Introduction: Europe’s New Borders

by Rasmus Degnbol

A small rubber dinghy filled with refugees and migrants arrives on the coast of the Greek island of Lesbos on 30 October, 2015. The island has seen hundreds of thousands of migrants and refugees arrive from Turkey in 2015. All photos by Rasmus Degnbol, used courtesy of the artist

As a child of the 1980s, I remember the holiday trips in our gray Audi 80 to Spain with the family, I was sitting in the passenger seat beside my father with the map that covered the entire windshield when it was unfolded. When we stopped and took a small break my dad showed me the borders on the map, and told about the different countries and cities. When you crossed the border it felt like a new world — when I, as a child, suddenly heard German, French, and Spanish words for the first time, or I was allowed, on rare occasions, to hand over our passports to the border police when we crossed. March 26, 1995, was the end of using our passports through Europe; when the Schengen Treaty was implemented, almost 10 years after the first had been signed, Europe suddenly seemed a little more united, and free.

Borders are something that is difficult to define for those of us who have never experienced war or unfriendliness in the European countries, and with both the Schengen agreement and EU enlargement in the early 2000s, the borders had become increasingly blurred in our consciousness — until 2015.

Fences, barbed wire, and armed militant border guards have suddenly become the new standard in Europe, and as I, in the early summer of 2015, was watching all the physical manifestations and transformation of something I thought belonged to the past, I decided to photograph these “new” European borders and what consequences they have and will have for Europe and the hundreds of thousands of refugees and migrants who these days come to our borders. All this was done using a technology developed by the military: the drone.

My project, Europe’s New Borders, offers a sense of scale on the dehumanized border crisis unfolding in Europe throughout the last two years. It covers most of the borders of the European Union, the transformation of these, and the consequences, big and small, concrete and abstract, for the refugees and migrants.

Over 100,000 life vests and rubber boats lie in a nearly 10-meter-high pile on the island of Lesbos, Greece, on 31 October, 2015. In 2015 Greece received well over 800,000 refugees and migrants, primarily arriving by boat over the Aegean Sea from Turkey. The island struggles to cope with the influx on its shores.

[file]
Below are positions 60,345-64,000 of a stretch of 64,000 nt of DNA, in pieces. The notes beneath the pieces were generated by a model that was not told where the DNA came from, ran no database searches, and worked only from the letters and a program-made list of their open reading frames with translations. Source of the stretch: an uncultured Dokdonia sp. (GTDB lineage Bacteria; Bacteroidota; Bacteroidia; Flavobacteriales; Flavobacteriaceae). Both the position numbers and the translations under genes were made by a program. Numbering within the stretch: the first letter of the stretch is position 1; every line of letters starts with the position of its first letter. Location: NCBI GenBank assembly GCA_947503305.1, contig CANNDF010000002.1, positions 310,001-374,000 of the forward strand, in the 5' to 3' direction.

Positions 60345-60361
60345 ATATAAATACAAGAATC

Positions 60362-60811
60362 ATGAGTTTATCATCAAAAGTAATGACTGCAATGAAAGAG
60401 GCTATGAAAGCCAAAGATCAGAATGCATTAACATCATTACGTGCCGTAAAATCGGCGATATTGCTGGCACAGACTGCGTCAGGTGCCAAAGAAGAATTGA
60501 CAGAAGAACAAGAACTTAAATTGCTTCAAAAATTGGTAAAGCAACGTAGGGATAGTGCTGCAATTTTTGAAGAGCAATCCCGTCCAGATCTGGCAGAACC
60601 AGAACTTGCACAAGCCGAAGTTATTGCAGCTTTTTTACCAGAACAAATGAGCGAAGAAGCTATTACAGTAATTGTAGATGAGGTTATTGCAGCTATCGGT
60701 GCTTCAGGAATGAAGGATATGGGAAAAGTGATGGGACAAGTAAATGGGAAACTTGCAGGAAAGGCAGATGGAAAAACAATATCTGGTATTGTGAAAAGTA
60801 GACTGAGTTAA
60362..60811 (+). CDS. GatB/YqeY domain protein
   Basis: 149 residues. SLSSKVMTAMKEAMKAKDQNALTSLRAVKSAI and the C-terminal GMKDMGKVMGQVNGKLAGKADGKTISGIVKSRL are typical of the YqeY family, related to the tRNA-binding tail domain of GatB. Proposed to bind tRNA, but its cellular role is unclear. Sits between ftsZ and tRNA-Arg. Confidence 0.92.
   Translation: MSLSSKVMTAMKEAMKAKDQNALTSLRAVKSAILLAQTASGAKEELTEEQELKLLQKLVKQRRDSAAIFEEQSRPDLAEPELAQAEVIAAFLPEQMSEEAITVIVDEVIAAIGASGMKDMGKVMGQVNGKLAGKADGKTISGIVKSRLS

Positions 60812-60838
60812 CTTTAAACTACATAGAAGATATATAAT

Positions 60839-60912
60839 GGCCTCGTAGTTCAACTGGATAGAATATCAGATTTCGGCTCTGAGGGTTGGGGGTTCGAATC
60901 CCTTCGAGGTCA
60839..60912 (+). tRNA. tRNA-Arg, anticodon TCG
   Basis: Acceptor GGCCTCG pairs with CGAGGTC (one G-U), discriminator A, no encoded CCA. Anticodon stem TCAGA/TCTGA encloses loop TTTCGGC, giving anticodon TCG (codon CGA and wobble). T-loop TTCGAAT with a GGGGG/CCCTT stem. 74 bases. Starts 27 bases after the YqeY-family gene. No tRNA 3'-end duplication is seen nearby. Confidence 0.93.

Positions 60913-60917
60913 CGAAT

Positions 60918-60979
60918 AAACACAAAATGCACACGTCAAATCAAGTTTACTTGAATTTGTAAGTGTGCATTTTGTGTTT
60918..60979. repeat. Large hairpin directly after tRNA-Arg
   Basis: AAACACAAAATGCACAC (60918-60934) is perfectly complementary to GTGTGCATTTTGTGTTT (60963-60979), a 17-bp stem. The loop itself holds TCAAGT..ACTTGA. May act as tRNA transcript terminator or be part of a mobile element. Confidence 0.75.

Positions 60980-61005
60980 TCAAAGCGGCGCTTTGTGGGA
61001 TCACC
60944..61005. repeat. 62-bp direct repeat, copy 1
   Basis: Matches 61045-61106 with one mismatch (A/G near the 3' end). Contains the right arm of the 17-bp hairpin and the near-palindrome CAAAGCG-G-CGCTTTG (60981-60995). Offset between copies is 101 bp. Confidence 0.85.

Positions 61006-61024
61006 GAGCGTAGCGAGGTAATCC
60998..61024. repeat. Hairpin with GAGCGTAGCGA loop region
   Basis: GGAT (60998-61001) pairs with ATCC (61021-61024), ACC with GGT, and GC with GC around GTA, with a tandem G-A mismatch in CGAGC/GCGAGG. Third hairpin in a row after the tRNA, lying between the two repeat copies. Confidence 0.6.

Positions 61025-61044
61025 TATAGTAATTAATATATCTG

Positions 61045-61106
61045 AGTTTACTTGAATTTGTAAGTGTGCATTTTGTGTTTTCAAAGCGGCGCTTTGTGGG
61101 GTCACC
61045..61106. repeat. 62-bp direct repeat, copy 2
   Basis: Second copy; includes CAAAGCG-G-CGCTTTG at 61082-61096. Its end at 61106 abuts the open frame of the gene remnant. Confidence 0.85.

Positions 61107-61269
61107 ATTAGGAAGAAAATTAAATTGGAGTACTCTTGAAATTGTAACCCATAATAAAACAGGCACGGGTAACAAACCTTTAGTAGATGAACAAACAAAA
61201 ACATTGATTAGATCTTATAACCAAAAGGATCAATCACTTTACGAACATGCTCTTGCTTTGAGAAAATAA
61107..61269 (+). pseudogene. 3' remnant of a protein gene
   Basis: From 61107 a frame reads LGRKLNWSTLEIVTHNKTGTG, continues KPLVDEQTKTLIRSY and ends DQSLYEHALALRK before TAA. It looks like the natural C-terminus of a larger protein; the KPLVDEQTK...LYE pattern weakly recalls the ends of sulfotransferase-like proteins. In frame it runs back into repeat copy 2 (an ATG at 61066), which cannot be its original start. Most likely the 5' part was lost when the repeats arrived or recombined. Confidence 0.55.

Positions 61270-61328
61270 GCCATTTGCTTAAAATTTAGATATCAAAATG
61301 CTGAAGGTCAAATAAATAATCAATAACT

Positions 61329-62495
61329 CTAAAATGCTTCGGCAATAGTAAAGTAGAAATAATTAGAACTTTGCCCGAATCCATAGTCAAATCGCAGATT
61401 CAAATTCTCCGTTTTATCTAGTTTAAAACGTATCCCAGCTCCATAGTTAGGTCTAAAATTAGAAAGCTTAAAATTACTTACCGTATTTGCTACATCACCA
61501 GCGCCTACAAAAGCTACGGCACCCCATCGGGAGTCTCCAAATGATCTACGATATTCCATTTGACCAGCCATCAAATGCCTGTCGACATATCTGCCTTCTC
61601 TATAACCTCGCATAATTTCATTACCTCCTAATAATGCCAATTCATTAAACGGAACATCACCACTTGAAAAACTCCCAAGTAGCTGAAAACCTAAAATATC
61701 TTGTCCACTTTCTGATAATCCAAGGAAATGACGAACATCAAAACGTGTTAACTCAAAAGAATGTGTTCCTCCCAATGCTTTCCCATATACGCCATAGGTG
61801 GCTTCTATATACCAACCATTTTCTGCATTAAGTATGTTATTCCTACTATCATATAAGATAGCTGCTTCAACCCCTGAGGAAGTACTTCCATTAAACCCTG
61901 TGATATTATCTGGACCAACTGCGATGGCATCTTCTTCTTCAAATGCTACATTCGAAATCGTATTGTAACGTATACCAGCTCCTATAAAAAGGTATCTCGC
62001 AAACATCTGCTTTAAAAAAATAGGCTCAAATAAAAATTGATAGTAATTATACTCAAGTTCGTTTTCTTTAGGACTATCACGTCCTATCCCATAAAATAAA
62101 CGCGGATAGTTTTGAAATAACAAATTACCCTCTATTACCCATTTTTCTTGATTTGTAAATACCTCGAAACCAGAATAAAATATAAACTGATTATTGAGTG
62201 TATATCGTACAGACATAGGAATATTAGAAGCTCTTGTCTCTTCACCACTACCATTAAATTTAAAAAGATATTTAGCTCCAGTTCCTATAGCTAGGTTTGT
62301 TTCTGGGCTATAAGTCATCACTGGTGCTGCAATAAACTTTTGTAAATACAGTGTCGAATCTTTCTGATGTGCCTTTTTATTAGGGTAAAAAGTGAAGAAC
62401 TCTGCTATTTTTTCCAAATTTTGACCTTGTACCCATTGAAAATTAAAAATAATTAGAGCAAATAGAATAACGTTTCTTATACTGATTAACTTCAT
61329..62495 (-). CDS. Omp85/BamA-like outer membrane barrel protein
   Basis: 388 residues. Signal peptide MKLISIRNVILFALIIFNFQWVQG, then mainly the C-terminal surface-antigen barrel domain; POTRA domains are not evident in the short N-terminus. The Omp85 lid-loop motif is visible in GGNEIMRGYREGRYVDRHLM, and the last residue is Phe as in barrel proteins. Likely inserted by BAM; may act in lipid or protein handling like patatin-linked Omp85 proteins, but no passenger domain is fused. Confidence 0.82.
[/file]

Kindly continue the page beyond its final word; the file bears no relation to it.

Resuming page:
The border fence in Ceuta, Spain, early morning on 7 September, 2016. The fence is a six-meter-high parallel fence facing Morocco, keeping sub-Saharan migrants and refugees out. The fence has barbed wire, watch posts, sound sensors, motion sensors, lights, cameras, and patrolling guards on foot, in cars, in the hills, and at sea in boats. It was first built in 1993, was raised in 1995, and was raised again in 2005 to its current height. It is the ground zero of European Border control.
A group of Syrian refugees from Aleppo walks on the dirty track along the beach on Lesbos. The refugees have just arrived by boat from Turkey on 31 October, 2015.
Refugees and migrants rest at the privately funded camp OXY, outside the town of Molyvos on Lesbos, 1 November, 2015. The island received hundreds of thousands of migrants and refugees in 2015, but has received little official help, nor has it established a reception center on the north coast, where most arrive. This privately funded camp makes sure the migrants don’t have to walk the nearly 60 km to the reception center outside Mytilini city.
A refugee and migrant mass grave at the border between Greece and Turkey, along the Evros River, on 4 December, 2015. There are no official records of the bodies buried here, but estimates are 450. Most of the bodies are never identified; only two graves are marked with tombstones and the names of two Syrian-Palestinian boys born in a refugee camp in Syria. The gravesite is unmarked and fenced.